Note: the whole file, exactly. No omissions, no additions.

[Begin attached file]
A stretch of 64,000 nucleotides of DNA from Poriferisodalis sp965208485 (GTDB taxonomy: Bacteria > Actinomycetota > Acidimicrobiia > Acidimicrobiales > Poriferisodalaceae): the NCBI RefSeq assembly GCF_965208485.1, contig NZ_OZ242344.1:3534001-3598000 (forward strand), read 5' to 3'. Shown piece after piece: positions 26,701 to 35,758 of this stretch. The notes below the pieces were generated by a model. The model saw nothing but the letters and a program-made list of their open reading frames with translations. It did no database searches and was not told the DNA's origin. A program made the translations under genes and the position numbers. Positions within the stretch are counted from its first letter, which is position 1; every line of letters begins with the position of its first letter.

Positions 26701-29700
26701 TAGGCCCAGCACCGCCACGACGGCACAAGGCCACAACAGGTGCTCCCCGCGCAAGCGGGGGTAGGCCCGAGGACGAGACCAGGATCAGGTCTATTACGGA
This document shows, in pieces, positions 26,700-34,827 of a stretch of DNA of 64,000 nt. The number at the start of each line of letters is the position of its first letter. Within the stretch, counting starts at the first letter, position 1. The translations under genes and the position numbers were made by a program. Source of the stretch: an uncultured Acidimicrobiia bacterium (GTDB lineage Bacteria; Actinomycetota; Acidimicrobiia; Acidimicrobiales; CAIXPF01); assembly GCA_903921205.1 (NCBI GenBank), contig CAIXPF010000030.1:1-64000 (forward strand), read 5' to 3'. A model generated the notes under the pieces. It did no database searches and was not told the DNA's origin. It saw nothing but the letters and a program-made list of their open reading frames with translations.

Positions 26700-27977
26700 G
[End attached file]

A stretch of 64,000 nucleotides of DNA from Poriferisodalis sp965208485 (GTDB taxonomy: Bacteria > Actinomycetota > Acidimicrobiia > Acidimicrobiales > Poriferisodalaceae): the NCBI RefSeq assembly GCF_965208485.1, contig NZ_OZ242344.1:3534001-3598000 (forward strand), read 5' to 3'. Shown piece after piece: positions 26,701 to 35,758 of this stretch. The notes below the pieces were generated by a model. The model saw nothing but the letters and a program-made list of their open reading frames with translations. It did no database searches and was not told the DNA's origin. A program made the translations under genes and the position numbers. Positions within the stretch are counted from its first letter, which is position 1; every line of letters begins with the position of its first letter.

Positions 26701-29700
26701 TAGGCCCAGCACCGCCACGACGGCACAAGGCCACAACAGGTGCTCCCCGCGCAAGCGGGGGTAGGCCCGAGGACGAGACCAGGATCAGGTCTATTACGGA
This document shows, in pieces, positions 26,700-34,827 of a stretch of DNA of 64,000 nt. The number at the start of each line of letters is the position of its first letter. Within the stretch, counting starts at the first letter, position 1. The translations under genes and the position numbers were made by a program. Source of the stretch: an uncultured Acidimicrobiia bacterium (GTDB lineage Bacteria; Actinomycetota; Acidimicrobiia; Acidimicrobiales; CAIXPF01); assembly GCA_903921205.1 (NCBI GenBank), contig CAIXPF010000030.1:1-64000 (forward strand), read 5' to 3'. A model generated the notes under the pieces. It did no database searches and was not told the DNA's origin. It saw nothing but the letters and a program-made list of their open reading frames with translations.

Positions 26700-27977
26700 G